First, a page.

Jake Shore had longed to write a story centered on a graffiti artist ever since he was a child growing up in Rhode Island and witnessing the street art of prominent artist Shepard Fairey.
Shore would see Fairey’s art “everywhere,” and he quickly became a huge fan.
“The way he started was by putting his graffiti everywhere — stickers, paintings — it was just everywhere,” said Jake Shore, director of academic advisement at St. Joseph’s University, New York’s Brooklyn Campus and the playwright of an off-Broadway show “Hit the Wall,” showing at The Kraine Theater from July 13 to Aug. 11.
“He was my first introduction to graffiti in the way graffiti artists just put things up, and don’t ask permission. And it’s in this legal grey area — and I liked that,” Shore added, about Fairey, who is most recognized for creating pieces like “Andre the Giant Has a Posse” and designing the iconic Barack Obama “Hope” poster for the 2008 U.S. presidential election.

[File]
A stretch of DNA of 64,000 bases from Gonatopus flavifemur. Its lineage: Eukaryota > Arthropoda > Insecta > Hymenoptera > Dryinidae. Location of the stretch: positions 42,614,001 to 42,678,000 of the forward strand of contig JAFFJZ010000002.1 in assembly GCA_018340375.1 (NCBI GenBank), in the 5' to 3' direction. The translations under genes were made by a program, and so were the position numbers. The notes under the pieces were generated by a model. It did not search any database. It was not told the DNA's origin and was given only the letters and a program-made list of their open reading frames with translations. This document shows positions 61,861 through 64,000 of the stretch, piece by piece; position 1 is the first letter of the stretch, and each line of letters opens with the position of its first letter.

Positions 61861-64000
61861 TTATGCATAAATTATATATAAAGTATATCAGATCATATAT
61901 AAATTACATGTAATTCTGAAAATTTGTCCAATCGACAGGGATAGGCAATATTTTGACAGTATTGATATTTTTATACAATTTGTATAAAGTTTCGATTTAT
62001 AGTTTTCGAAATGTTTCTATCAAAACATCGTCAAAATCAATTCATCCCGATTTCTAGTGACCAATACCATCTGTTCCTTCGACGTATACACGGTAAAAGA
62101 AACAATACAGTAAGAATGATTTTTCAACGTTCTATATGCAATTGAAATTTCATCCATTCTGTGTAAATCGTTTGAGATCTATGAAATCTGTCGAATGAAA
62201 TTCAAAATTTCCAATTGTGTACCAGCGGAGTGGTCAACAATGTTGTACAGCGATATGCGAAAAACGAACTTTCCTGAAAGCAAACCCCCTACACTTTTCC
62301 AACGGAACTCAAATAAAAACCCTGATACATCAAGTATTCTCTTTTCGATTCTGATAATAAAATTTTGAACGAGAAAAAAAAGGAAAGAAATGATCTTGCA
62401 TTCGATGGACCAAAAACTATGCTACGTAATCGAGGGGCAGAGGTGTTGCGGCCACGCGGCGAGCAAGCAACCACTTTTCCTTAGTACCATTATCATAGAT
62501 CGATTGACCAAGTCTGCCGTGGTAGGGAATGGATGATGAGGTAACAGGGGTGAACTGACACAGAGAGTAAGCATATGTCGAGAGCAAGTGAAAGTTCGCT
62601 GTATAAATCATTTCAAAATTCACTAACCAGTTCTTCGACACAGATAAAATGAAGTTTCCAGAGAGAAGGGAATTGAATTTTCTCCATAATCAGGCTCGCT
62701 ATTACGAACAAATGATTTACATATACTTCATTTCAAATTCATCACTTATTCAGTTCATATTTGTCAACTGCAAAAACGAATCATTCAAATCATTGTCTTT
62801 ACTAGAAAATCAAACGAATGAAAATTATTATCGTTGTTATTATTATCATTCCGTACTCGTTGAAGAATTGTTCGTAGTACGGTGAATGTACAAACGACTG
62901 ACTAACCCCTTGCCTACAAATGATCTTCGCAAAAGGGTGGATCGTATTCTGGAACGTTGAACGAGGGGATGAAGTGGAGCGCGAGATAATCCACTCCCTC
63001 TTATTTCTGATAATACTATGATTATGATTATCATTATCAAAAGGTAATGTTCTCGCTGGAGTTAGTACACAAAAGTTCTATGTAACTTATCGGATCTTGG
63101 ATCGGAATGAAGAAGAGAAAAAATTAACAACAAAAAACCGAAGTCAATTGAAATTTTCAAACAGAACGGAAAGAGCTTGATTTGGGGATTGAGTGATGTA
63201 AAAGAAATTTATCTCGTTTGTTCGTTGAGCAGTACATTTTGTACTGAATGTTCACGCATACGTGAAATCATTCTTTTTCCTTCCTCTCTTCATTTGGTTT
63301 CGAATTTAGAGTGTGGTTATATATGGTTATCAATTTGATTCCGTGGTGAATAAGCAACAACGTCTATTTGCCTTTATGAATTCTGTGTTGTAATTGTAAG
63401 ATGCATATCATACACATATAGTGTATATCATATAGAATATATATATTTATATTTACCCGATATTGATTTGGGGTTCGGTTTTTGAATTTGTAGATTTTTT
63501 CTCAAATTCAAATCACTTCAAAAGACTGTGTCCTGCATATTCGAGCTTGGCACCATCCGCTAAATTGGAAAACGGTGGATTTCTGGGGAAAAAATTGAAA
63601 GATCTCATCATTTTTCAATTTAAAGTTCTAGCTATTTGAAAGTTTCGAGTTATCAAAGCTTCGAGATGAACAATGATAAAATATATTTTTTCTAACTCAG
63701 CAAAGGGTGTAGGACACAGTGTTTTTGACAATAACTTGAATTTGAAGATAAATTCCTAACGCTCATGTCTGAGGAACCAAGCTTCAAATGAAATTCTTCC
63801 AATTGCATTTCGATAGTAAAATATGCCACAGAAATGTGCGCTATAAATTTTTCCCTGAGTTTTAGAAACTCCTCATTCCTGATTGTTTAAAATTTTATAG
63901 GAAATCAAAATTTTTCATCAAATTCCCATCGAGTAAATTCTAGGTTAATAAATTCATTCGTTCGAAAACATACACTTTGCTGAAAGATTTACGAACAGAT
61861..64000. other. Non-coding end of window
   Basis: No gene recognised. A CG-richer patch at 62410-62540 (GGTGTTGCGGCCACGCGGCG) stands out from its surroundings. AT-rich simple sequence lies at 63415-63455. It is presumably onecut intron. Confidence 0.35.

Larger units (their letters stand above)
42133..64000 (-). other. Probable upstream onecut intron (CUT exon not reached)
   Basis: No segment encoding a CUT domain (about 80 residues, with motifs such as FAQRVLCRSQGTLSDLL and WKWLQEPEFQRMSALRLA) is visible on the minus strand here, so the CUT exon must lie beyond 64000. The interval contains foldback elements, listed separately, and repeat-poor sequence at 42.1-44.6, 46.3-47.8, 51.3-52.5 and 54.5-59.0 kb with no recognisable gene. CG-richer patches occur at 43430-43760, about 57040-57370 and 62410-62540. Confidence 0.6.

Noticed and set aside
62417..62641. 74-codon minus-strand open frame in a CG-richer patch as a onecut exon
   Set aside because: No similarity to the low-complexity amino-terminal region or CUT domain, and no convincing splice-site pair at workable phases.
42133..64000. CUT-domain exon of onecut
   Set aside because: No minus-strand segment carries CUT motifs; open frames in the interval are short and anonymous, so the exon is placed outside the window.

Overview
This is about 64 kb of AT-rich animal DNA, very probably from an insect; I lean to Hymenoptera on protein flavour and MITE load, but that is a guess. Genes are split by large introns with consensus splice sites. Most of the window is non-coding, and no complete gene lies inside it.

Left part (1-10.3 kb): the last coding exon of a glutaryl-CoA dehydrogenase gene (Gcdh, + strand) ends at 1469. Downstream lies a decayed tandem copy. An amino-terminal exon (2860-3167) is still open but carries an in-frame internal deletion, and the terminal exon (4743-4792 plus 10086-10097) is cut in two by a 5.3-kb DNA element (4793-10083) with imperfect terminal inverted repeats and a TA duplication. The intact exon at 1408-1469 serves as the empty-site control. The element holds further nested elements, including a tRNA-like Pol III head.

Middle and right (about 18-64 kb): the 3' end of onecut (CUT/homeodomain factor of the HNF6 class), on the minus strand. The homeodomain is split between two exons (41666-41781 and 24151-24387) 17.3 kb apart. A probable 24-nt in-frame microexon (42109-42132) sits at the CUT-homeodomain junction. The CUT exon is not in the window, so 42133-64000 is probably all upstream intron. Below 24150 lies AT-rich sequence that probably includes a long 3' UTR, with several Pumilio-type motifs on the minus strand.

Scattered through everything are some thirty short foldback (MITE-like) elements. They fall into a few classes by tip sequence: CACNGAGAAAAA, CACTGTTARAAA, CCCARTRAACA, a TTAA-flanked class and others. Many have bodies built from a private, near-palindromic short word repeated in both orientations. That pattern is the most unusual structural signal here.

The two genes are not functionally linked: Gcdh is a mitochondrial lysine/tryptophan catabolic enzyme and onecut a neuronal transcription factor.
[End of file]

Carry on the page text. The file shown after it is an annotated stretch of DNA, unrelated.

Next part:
“Hit the Wall” follows its main character Amir, the most famous graffiti artist in the world, who needs to remain anonymous in order to avoid going to jail. Amir mentors Rae, an up-and-coming graffiti artist, coming strikingly close to tagging the perfect wall with her graffiti.
Things take a dire turn when Rae, the student, threatens Amir, the teacher. Over time, Amir’s sanity wanes and he wonders: Is he actually the central character in the play?
“I usually direct my plays myself, but I handed this play off to this incredible director, Timothy Haskell,” explained Shore, who also teaches English and Creative Writing classes at St. Joseph’s. “What Timothy has done with it is totally out of my depth. I’m very excited to see it go from the page to being alive, in theater, on the stage.”
After he wrote the off-Broadway play, Shore connected with Frigid New York to produce the play and Ron Lasko, founder of Spin Cycle, a New York City-based communications marketing company to promote it.
“Hit the Wall” also has a live-streaming option for viewers.
Shore began his writing career authoring short stories. He found his way to the theater during graduate school; he earned an MFA from Goddard College in Vermont in 2012.
“With writing, you’re alone in the room — you send it out, and people are reading it, and you get feedback, but it’s a very solitary thing,” Shore said. “Whereas theater is so collaborative. The actors take it to places you never would have imagined.”